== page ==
Tree planting as a natural solution to climate change is receiving a lot of attention at the moment and for good reason. Woodlands store more carbon than other habitats and the carbon store builds up over decades as wood is formed. Woodland has an additional benefit for climate change mitigation in that wood fuel and forest products can substitute for fossil fuels and high carbon-emission building materials like concrete.
The UK Government’s Committee on Climate Change has said that 30,000 hectares (116 sq miles) of new trees are needed per year until 2050. The Government responded last November by launching a £50 million Woodland Carbon Guarantee scheme to encourage farmers and landowners to plant more trees. Locally, Cornwall Council’s ambition under the ‘Forest for Cornwall’ banner is an increase of 8,000 hectares of tree cover by 2030, this will cover 2% of Cornwall’s land area.
So, like-it-or-not a significant amount of tree planting is coming to Cornwall. The Trust has produced some tree planting guidance to help people to make the right decisions on when, where and how to increase tree cover. A big concern amongst nature conservationists is trees being planted into existing habitats such as species-rich grassland that already support numerous wildlife species. Over time the change in management (like exclusion of grazing animals) and shading from the trees makes the habitat unsuitable for many species and the biodiversity of the site declines. There are numerous examples of this already in Cornwall, and that was before the recent mass-interest in tree planting.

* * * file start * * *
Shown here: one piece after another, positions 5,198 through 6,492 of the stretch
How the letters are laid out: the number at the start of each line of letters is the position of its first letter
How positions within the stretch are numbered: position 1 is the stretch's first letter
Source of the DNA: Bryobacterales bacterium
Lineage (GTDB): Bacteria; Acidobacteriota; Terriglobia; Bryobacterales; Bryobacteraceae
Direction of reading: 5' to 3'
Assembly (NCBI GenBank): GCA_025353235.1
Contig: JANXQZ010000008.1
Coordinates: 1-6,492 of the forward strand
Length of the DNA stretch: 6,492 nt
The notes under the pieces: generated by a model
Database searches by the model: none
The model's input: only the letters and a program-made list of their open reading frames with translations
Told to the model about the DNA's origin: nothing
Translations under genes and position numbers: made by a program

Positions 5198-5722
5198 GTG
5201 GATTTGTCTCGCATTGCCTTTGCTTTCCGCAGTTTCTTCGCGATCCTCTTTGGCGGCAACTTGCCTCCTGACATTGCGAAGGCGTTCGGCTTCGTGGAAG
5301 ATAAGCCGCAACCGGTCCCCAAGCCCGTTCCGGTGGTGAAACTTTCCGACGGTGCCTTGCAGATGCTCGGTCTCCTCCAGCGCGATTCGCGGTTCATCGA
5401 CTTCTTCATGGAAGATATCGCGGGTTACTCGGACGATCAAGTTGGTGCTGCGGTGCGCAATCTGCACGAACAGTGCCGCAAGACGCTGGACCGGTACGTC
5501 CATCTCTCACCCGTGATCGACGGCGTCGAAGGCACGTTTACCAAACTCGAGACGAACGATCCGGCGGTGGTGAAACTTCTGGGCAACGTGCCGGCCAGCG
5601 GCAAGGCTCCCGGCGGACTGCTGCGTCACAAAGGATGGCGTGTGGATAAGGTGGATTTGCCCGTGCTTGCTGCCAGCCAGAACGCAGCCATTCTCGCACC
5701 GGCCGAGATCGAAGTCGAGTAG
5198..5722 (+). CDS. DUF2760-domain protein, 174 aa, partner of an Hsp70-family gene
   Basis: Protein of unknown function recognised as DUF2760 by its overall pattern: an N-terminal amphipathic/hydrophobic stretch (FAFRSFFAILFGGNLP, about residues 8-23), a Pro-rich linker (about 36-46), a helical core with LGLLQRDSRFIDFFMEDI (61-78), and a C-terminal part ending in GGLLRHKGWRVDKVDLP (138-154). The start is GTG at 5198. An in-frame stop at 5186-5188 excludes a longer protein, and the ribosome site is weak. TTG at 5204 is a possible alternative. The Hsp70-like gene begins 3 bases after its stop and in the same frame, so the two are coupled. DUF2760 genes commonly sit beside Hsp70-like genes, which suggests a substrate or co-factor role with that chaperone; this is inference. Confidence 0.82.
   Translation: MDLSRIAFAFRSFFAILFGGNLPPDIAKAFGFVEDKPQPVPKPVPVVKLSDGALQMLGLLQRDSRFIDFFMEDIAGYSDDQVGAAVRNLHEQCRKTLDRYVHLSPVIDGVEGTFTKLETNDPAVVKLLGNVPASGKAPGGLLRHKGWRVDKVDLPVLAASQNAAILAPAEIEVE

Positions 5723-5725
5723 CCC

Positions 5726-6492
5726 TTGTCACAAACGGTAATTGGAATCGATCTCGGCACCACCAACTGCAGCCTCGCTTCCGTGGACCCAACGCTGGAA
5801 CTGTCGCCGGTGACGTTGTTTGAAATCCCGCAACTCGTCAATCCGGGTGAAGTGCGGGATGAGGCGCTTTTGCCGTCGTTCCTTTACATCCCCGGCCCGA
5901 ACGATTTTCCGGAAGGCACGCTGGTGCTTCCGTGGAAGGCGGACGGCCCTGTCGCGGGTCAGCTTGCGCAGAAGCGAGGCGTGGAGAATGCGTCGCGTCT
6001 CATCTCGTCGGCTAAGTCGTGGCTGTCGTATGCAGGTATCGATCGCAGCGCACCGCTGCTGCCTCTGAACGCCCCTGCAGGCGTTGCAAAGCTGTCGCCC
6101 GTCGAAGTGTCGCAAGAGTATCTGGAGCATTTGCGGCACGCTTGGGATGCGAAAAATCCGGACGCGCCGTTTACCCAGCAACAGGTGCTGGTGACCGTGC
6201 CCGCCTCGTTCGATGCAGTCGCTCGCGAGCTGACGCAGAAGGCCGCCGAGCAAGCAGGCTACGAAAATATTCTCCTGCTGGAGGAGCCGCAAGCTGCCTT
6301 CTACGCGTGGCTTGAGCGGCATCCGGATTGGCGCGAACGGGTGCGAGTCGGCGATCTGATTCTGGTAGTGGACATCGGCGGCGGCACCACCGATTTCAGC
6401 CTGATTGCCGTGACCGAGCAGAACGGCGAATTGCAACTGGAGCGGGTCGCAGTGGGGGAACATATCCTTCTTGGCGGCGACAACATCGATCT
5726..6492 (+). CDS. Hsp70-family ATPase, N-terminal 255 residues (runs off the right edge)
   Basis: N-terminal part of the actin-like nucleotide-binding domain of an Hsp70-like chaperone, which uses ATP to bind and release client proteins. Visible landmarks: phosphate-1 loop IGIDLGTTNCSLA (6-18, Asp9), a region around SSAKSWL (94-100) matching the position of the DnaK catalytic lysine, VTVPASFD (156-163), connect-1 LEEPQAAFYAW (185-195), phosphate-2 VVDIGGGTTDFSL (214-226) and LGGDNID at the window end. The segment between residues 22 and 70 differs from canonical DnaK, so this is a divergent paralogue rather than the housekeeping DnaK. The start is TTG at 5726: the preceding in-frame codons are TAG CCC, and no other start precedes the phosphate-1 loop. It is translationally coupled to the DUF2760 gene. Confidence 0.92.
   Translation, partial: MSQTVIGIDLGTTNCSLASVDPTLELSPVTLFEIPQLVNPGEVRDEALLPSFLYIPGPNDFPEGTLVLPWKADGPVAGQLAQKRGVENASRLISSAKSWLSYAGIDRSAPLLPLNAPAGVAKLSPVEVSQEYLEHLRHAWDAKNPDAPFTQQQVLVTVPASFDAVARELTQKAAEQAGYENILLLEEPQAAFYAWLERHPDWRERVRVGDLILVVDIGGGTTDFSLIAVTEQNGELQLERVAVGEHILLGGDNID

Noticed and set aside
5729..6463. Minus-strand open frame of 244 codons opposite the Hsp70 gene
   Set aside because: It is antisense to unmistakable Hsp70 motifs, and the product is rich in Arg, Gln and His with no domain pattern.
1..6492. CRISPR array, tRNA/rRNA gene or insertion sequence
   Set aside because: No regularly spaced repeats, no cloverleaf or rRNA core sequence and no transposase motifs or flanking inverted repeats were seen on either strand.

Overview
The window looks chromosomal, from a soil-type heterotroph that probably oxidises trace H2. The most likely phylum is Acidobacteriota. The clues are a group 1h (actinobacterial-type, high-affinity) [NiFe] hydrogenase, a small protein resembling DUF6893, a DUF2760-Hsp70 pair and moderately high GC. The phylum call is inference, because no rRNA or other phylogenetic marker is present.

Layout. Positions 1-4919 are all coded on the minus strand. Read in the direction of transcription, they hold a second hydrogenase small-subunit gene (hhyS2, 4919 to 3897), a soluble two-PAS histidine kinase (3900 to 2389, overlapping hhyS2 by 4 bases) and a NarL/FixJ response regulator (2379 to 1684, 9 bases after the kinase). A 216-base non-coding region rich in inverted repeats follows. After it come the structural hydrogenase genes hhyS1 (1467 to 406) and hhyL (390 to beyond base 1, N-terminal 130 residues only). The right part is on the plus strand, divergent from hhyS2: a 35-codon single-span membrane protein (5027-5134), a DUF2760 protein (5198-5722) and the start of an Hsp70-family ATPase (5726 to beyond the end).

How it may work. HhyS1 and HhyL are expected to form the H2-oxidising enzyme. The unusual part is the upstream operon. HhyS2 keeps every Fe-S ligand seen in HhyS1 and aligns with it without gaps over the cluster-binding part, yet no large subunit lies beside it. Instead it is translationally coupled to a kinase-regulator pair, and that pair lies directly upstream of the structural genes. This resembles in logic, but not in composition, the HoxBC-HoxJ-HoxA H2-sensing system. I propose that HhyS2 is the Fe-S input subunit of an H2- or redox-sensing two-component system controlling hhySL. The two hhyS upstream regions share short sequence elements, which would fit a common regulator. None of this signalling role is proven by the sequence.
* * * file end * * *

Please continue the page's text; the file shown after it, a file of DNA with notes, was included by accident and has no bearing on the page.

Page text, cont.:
To the untrained eye, an area of grassland might look unimpressive in the middle of winter and be earmarked for well-intentioned tree planting, yet in summer it may be bursting with wild flowers, bumblebees and birds and be vitally important in its own right. This is why it is so important to know what you are planting into; ideally we would target areas that are the wildlife equivalent of a ‘blank canvas’, like an unproductive corner of an intensive silage field. Trees can even be positioned to help deliver other benefits like slowing the flow of surface water to help reduce flooding or provide shelter for livestock.
The way in which trees are introduced to a site is also up for debate. The conventional method of planting tree nursery stock and protecting with plastic tree guards is coming under increasing scrutiny. The argument is that natural regeneration (germination of seed already present in the area) is a better option. Natural regeneration is likely to be lower cost and ensures that the resultant trees and shrubs are well-suited to the local soil and weather conditions.
If tree planting is being planned in your area, please ask if they have had advice from an experienced ecologist and tell them about our tree planting guidance; some of Cornwall’s most sensitive wildlife habitats may depend on it.